(This Self is Brahman) In the Hindu philosophical tradition, one of the great utterances (mahavakyas) expressing ultimate truth. The truth here is the identity of atman (the individual Self ) and Brahman (Ultimate Reality); this identity is the heart of the mystical texts called the Upanishads. Aside from their importance in a philosophical context as fundamental truths, four mahavakyas were also appropriated as symbols by the four divisions of the Dashanami Sanyasi ascetics. Each division had its own mahavakya, just as each had a different Veda, a different primary sacred center, and a different ascetic quality. Ayamatma Brahman is the mahavakya associated with the Anandawara division of the Dashanami Sanyasis.

Ayana
(going) In the estimation of the Hindu calendar, the word ayana refers to the movement of the sun during its yearly course, which is divided according to the direction of the suns movement. The six months that the sun moves in a northerly direction is called the uttarayana, and its southward movement in the following six months is the dakshinayana. The transition points at which the sun changes direction do not fall on the solstices, as figured in the Gregorian calendar, but about three weeks later on Makara Sankranti (around January 14) and Karka Sankranti (around July 14).

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Ayudhapurusha
An ayudhapurusha is the personified form of a divine weapon or emblem, which is conceived as either masculine, feminine, or neuter according to the gender of the Sanskrit word. For example, the words shakti (spear) and gada (club) are portrayed as feminine, chakra (discus) as neuter, and khadga (sword) and trishul (trident) as male.

Ayurveda
(knowledge of life) Ayurveda is the best known of the indigenous Indian medical systems and is primarily based on the two Sanskrit medical texts: the Charaka Samhita (1st c. C.E.) and the Sushruta Samhita (4th c. C.E.). The underlying assumption in both of these texts and in ayurveda is the theory of the three bodily humors vata (wind), pitta (bile), and kapha (phlegm). Each of these is composed of different elements, and although everyone has all three humors, their relative proportions are used to explain varying body types, metabolic dispositions, and personalities. People in whom vata predominates are said to have quick minds, slender bodies, and to be full of energy, but they are also said to get run down more easily than others. Pitta-dominant people are said to be strongwilled and good leaders but also hot-tempered and bothered by heat. Kapha-dominant people are strong, healthy, and stable but also have tendencies toward lassitude and inertia. Each of these humors can thus have both wholesome and unwholesome manifestations, but when the humors are in relative balance, the five bodily winds (prana) that are considered responsible for basic bodily functions will work effectively, and the person will be healthy. According to ayurveda, disease is caused by an imbalance of these humors that usually has perceivable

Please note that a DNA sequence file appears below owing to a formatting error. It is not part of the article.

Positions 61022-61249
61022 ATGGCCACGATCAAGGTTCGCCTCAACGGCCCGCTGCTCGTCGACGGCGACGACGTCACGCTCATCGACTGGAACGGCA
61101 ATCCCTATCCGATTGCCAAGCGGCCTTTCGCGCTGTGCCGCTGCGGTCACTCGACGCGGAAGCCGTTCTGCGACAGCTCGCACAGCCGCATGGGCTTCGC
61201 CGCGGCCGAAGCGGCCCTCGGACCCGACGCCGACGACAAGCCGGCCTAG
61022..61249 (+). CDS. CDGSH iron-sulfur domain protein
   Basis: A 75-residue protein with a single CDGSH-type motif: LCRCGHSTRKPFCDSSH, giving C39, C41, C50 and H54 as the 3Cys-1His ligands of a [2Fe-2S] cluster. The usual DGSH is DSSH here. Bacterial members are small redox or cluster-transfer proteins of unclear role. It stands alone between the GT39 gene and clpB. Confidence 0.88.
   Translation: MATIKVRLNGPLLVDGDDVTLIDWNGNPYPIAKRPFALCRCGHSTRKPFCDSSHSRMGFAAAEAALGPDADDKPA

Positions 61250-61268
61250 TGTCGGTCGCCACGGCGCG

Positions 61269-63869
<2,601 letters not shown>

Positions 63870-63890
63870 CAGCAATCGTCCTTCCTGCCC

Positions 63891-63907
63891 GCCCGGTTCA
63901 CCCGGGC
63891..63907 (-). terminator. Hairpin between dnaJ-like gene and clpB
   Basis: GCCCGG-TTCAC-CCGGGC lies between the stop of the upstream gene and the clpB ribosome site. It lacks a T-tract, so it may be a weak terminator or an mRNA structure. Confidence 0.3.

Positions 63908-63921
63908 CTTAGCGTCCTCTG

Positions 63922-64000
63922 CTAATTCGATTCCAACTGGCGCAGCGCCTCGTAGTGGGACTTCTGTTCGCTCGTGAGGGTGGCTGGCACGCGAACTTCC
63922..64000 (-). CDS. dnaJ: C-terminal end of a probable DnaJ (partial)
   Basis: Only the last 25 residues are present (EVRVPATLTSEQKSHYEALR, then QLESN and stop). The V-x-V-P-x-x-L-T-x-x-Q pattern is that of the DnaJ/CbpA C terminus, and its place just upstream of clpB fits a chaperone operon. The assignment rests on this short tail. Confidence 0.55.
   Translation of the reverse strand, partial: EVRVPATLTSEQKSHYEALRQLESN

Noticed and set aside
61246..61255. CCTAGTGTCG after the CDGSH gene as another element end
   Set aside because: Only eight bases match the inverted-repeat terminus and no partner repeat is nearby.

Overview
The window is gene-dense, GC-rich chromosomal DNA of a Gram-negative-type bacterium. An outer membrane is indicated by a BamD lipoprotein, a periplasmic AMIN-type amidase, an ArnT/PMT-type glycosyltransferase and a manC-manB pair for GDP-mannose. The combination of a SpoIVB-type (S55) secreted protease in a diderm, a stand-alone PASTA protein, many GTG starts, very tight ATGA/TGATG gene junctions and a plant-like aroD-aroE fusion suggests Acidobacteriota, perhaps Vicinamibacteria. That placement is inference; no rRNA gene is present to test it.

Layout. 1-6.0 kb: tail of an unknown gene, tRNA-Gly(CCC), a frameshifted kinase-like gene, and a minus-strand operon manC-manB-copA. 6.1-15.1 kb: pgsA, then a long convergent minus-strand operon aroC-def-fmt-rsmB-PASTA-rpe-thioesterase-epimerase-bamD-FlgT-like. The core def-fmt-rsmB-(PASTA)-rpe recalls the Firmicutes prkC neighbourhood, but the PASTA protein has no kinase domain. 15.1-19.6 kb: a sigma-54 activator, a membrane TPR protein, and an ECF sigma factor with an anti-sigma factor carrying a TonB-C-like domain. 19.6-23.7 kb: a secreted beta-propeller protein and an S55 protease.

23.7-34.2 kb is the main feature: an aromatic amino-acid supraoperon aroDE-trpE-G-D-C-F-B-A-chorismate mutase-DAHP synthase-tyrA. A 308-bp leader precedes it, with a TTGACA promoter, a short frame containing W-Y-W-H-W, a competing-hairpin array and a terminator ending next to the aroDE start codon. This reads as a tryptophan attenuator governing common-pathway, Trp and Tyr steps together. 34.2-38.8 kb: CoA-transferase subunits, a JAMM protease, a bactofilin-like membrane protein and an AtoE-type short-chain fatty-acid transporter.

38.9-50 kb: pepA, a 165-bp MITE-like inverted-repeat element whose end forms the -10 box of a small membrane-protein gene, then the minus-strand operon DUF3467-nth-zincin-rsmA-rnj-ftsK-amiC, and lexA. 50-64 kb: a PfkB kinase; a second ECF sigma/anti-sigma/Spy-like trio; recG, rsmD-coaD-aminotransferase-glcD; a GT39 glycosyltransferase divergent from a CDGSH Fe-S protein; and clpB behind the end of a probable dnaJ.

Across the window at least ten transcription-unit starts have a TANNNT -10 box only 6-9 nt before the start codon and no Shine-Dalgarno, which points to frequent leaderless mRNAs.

environmental roots. One possible cause is environmental circumstances, such as the stresses that the differing seasons (hot, cold, damp, etc.) put on varying constitutions. The other possible cause for an imbalance is the persons own behaviorimproper diet, poor sleep habits, deficient or inappropriate bodily exertion, and other habitual stresses on the body. In ayurveda, people are conceived as beings in interaction with their environment, and ayurvedas proponents recognize that many ailments may have multiple causes. The ultimate aim of any treatment, whether diet, exercise, or medicine, is to restore this lost equilibrium. The equilibrium being sought will be different for everyone, since it will necessarily reflect each persons individual makeup. For further information see Gopi Warrier, The Complete Illustrated Guide to Ayurveda, 1997; and Judith Morrison, The Book of Ayurveda, 1995.

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Baba

B
Baba
In its literal meaning, an affectionate term of address meaning father. Although this can be used to address any older man, it is most commonly applied to ascetics, either in speaking of them as a class or as a respectful way to address a particular one.

Babars Mosque
See Babri Masjid.

Babri Masjid
(Babars Mosque) Mosque built in 1528 on the outskirts of the city of Ayodhya, which was constructed at the order of Mir Baqi, a general of the Moghul emperor Babar (14831530). The site has long been a source of controversy between the Hindu and Muslim communities, and British sources recorded conflicts there in 1855 and 1934. Local tradition holds that the mosque was built on the birthplace of the Hindu deity Rama, and that it was constructed only after demolishing the Hindu temple there, although there is little hard evidence for the latter claim. A few months after India gained independence in 1947, several local Hindus surreptitiously installed images of the child Rama, his wife Sita, and his brother Lakshmana; they spread the tale that the images had miraculously appeared in a ball of light. The government had only recently quieted the Hindu-Muslim massacres that accompanied the division of British India into India and Pakistan, and it was reluctant to reinflame religious passions. Its solution was to padlock the compounds gates and